In Part 1, we covered the tension between brand and direct response marketing.
While tradeoffs must be made when deciding where you are on the spectrum, modern digital media allows you to reap the benefits of both.
Let’s go back to our annoying Times Square popup guy who’s aggressively peddling comedy show tickets.
Why would anyone employ a tactic that’s disliked by 99.99% of the population?
Because perhaps he approaches a group of tourists walking around Times Square and looking for something to do. That 0.01% of the population is all that he needs for the tactic to be worthwhile.
What is the difference between an audience that’s turned off by aggressive advertising and one that converts?
In the example above, the key descriptor–tourists looking for something to do–makes them a relevant audience.
Our guy has to walk up to thousands of people every day to find a relevant audience, but the Internet has been able to match products and relevant customers since its early days.
In fact, it’s one of the most successful business models ever known to man.
In a nutshell, Google’s business model is “serve ads for products and services that people are searching for.
It’s so simple that we probably take this mechanism for granted.
Before the days of Facebook and TikTok (more on them later), there were two major types of ads, search and display. They performed very differently when it came to direct response and obtaining conversions (spoiler: display ads sucked).
Search ads are served after someone explicitly searched for a phrase. Because the user searches on their own volition, search ads have a “pull” mechanism.
Display ads have a “push” mechanism, meaning they’re pushed to visitors at various points when they’re browsing the Internet.
When it came to direct response and achieving sales, search ads far outperformed display ads. Why? Again, because of relevance.
Pretend you’re an online merchant selling flowers and you want to get sales using search ads. If someone searches for “flowers near me,” you are absolutely certain that he, in fact, wants flowers.
What if you wanted to go about obtaining sales using display ads?
Perhaps you could “push” display ads to certain websites–jewelry websites (someone might be shopping for an anniversary gift), a website showing information on funerals. That might get you closer to a relevant audience, but to a degree you’re still playing a numbers game.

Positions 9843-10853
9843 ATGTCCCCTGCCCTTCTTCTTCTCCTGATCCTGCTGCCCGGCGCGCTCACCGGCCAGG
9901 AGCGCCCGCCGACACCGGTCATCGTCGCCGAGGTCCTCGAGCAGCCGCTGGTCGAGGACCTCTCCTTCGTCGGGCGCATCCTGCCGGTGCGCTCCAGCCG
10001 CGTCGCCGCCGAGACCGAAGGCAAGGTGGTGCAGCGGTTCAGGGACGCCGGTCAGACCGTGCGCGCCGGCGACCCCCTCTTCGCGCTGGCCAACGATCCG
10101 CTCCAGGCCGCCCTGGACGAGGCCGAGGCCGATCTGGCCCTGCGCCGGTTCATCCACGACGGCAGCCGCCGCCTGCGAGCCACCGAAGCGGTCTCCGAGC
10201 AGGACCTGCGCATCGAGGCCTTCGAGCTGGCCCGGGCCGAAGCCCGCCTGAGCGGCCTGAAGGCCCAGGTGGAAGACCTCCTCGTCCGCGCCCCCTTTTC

The advent of search advertising unlocked direct marketing’s potential; one could optimize for sales without taking a brand hit.
Have you ever seen a supplement website that looks something like this?
You might wonder why it’s so…well…hideous.
Well, the design is a feature, not a bug. Perhaps you think it’s an eyesore, but it’s targeted towards someone who’s searching for weight loss products that clicks on this page.
Up until 2015, search was the only way to achieve a good Return on Ad Spend (RoAS) at scale for your advertising dollars. That is, until Facebook completely changed the game.
In 2015, Facebook revamped its “Facebook Pixel” (now called Meta Pixel).
The pixel is a piece of tracking code that advertisers include on their website. It communicates to Facebook when an event–such a user adding an item to their cart or making a purchase–has occurred.
Facebook has something that no other advertising platforms had–a near infinite number of datapoints on users across all of their devices.
For the first time, an ad using a “push” mechanism could be targeted at someone who’s highly relevant and likely to purchase a product.
The Facebook pixel was immensely successful and one of the reasons that direct-to-consumer (DTC) companies surged over the last few years.
Today’s digital age doesn’t mean that advertisers no longer need to choose between brand and direct response marketing. The tradeoffs we talked about in part one still exist.
However, many of the negative consequences are eliminated when direct response is used on a relevant audience.
As far as social media platforms go and their ability to find audiences likely to convert, Facebook is unparalleled, with TikTok quickly catching up. Our recommendation is that if you want to grow your business, focus on direct response marketing as well as search (Google, Bing) and conversion-focused social media campaigns.